Air Claire

Senator Claire McCaskill (D-MO) is in deep trouble.  She and her husband are millionaires, and have their own private plane.  A few weeks ago, a series of scandals surrounding this plane have unfolded.  She tapped into her Senate budget to the tune of $76,000 to fund use of her own plane – a serious violation of Senate ethics, if any of the trips were made for political purposes.  She also “neglected” to pay $287,000 in personal property taxes on the aircraft.

Once these improprieties came to light, McCaskill scrambled to reimburse taxpayers for the improper expenses, cover the unpaid back taxes, and even sell the plane in a last-ditch effort to make the whole problem go away. 

McCaskill’s spin on the situation is that she’s a lovable ditz who just kind of forgot to take care of some paperwork, taking “full responsibility” for the “mistake” of “not checking the documentation” herself.  According to the Politico, she told a conference call of reporters that she’s been “sick to her stomach for four days since this has happened.”

Her property tax avoidance looks suspiciously like a deliberate strategy, not a “mistake.”  The plane was registered to a company McCaskill formed in Delaware, which does not have personal property taxes.  Missouri law says the plane is still subject to its state taxes, because it’s hangared in Missouri.  McCaskill used to be the state auditor of Missouri, a position she held for eight years.  Claiming she didn’t know the law is either an outrageous insult to voters and taxpayers, or clear indication that she is mentally unfit to hold a Senate seat.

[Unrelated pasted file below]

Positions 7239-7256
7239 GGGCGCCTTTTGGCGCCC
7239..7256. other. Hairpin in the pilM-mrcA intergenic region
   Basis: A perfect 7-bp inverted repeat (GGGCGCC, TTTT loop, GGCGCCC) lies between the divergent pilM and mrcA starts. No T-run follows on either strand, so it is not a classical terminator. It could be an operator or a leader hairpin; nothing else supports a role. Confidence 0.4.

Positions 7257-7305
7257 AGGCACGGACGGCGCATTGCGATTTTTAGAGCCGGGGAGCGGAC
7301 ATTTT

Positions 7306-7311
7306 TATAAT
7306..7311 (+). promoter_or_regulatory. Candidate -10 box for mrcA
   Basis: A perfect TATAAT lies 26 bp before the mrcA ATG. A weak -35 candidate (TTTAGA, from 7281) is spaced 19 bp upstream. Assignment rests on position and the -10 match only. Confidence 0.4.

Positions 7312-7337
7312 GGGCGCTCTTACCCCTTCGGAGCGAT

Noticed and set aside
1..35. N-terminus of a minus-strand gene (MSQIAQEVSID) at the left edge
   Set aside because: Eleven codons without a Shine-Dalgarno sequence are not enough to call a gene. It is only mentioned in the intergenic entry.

The most annoying thing about the “Air Claire” saga is the mindset that brought it about.  We’re constantly being told we all have to make big sacrifices to keep our titanic government running.  The official position of McCaskill’s party is that spending cuts are absolutely unthinkable – they couldn’t bring themselves to cut more than four million bucks out of a $3.6 trillion budget with a trillion-dollar deficit. 

And yet, like the rest of the ruling class, McCaskill is not prepared to make any sacrifices.  She thought nothing of grabbing thousands of dollars from taxpayers to fund the use of her own private aircraft.  She claims she didn’t consider paying taxes on the $2 million plane sufficiently important to deal with it herself, a “mistake” that went on for four years.  She obviously doesn’t get up every morning looking for ways to save the taxpayers money, or making certain her “fair share” is paid into the Treasury.

We might also pause to thank McCaskill and the rest of her Party for creating a cash-hungry tax system with so many regulations that it makes sense to form a company in Delaware, and let them hold the title to the plane you keep in St. Louis, in order to avoid tax laws that even a seasoned auditor claims she does not fully understand.  We are all lawbreakers – the government could prosecute virtually anyone in America for evading some aspect of tax laws that none of us fully comprehend.  Unlike McCaskill, most private citizens don’t get to smile sheepishly and fork over the uncollected loot, without further repercussions, when we finally get caught. 

As David Catanese of the Politico pointed out yesterday, McCaskill went out of her way to slam a previous political opponent for excessive use of state aircraft.  She obviously viewed this as a tactic of convenience, not a serious criticism of someone who abused taxpayer funding. 

We need to cleanse such people from Washington and our state capitals.  Claire McCaskill agrees, having postured as a dedicated “reformer” who wanted to come down particularly hard on federal employees with serious tax problems.  Will her new excuse be that paying hundreds of thousands in taxes on a $2 million aircraft isn’t “serious?”  That would be an even better reason to be rid of her, as quickly as possible.